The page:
Now let's do something a little more interesting, switch draw3 on window the 10-minute (day) and change our formula to:
v = math.sin(t * 2 * 3.14 / 3600 / 12)On the screen we see two sine wave. The undoubted progress if in terms of visual appeal. Our new parameter is no longer a horizontal line, its value depends on from time. The secret lies in the use of the variable 't'. it is in this variable, before the formula, the program browsing places the information for which time he wants to get the value of our parameter. Assuming that we have chosen the day, eg 24 November 2012, This would draw a graph looking at the program made a formula parameter 24 * 6 (draw a graph for 24 hours, and for each hour charge 10 minute values), substituting the variable t the time corresponding to 24 November at 00:00 on November 24 at 0:10, November 24 at 0:20, November 24 at 00:30 November 24 at 0:40, November 24 at 0:50, November 24 at 01:00 ..., November 24 at 23:40, 24 November at 23.50.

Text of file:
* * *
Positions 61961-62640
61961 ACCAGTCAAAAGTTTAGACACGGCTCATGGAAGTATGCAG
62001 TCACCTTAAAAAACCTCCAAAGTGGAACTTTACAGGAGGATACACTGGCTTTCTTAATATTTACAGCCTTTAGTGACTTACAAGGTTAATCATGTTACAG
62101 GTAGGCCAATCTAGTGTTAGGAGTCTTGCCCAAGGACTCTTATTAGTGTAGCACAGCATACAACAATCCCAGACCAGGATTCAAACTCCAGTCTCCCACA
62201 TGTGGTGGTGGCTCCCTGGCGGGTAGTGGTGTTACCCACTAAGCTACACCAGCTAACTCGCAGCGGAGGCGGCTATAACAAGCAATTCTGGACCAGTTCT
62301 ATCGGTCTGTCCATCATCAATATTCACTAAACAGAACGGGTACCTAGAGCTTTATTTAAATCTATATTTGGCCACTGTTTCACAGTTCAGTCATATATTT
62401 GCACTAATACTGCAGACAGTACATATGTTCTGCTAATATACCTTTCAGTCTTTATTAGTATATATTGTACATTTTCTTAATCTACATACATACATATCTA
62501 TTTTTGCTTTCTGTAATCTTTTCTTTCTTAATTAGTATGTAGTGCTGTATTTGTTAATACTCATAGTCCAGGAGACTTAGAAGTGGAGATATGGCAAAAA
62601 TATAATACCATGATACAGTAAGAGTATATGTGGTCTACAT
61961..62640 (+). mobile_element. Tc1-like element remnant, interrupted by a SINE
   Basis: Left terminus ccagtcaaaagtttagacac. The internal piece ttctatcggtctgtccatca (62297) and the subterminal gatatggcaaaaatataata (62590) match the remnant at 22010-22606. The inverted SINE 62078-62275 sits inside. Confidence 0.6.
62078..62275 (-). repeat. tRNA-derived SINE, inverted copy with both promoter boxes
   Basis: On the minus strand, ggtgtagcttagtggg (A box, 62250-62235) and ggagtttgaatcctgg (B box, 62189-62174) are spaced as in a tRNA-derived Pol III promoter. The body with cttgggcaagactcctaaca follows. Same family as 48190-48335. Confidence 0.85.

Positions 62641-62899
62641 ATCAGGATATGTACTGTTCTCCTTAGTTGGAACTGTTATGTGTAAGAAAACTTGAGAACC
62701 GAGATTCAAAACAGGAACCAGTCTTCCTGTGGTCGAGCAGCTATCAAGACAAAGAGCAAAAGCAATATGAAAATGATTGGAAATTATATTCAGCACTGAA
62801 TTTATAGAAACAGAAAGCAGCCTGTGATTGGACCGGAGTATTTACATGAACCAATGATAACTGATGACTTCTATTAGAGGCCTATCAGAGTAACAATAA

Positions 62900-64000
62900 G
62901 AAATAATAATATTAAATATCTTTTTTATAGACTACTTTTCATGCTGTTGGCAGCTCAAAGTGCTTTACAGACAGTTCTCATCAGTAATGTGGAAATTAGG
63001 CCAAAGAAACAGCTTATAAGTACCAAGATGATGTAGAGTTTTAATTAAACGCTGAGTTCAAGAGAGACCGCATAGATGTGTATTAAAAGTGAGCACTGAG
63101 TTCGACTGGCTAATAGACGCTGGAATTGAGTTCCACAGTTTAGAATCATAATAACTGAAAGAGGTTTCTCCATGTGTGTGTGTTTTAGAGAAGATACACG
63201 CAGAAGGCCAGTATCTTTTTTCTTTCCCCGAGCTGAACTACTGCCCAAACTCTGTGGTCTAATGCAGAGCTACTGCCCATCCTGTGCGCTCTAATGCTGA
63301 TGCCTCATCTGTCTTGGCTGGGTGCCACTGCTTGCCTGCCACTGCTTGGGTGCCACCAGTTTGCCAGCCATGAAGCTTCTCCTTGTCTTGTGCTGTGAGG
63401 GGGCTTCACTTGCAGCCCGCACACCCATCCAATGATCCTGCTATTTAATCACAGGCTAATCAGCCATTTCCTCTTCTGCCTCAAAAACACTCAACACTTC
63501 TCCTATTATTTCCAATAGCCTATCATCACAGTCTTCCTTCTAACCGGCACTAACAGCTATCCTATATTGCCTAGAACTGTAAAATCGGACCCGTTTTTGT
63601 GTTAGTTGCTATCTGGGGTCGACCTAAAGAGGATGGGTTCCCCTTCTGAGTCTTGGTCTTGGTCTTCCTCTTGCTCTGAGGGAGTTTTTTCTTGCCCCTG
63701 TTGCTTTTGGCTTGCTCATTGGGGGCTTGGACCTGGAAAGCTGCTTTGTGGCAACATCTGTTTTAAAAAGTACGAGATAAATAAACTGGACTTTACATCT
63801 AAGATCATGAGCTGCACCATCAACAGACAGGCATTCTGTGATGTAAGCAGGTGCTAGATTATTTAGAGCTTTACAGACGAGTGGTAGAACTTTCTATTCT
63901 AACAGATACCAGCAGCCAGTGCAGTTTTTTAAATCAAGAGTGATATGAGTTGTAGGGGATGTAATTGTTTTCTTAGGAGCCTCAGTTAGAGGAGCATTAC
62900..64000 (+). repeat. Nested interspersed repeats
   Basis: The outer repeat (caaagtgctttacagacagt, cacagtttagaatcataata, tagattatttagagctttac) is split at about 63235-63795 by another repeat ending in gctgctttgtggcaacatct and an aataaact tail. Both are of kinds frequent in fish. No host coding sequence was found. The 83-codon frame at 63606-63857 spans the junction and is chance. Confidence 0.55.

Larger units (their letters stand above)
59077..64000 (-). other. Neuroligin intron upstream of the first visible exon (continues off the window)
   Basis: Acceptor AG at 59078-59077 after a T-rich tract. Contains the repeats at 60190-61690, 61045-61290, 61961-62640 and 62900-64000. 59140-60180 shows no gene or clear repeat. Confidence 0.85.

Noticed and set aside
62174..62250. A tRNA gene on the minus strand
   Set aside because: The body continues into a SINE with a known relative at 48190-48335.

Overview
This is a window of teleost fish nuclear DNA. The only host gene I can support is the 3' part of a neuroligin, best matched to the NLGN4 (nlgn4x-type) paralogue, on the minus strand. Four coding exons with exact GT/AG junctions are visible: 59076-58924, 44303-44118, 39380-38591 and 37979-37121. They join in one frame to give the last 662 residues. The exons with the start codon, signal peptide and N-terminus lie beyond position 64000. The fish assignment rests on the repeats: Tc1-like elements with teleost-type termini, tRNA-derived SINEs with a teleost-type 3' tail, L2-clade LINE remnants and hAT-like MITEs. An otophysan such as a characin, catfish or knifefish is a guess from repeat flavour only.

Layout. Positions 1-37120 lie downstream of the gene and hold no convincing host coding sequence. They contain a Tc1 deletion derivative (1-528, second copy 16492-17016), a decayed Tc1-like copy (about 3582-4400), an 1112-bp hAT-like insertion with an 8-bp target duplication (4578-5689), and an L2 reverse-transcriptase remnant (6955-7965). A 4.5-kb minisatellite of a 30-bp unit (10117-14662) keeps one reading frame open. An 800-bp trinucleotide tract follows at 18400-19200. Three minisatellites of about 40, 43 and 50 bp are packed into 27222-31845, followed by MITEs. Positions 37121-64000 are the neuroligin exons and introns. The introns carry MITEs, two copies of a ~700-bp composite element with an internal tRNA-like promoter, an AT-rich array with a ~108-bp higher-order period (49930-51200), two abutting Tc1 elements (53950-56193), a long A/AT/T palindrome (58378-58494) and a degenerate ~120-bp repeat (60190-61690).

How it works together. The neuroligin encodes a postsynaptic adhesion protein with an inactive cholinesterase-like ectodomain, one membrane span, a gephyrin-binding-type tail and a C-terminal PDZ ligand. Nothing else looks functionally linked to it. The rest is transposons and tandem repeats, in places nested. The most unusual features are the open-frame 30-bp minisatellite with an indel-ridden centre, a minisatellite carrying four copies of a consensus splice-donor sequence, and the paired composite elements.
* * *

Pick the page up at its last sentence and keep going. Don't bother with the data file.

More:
Time variable t is stored as a number, the number of seconds from a contractual time '0 '. It sounds quite mysterious but in practice, when we write parameters do not need to remember how time is recorded. This example is properly taken into account the representation of the exception because the variable t, so to fit in 24 2 sine wave.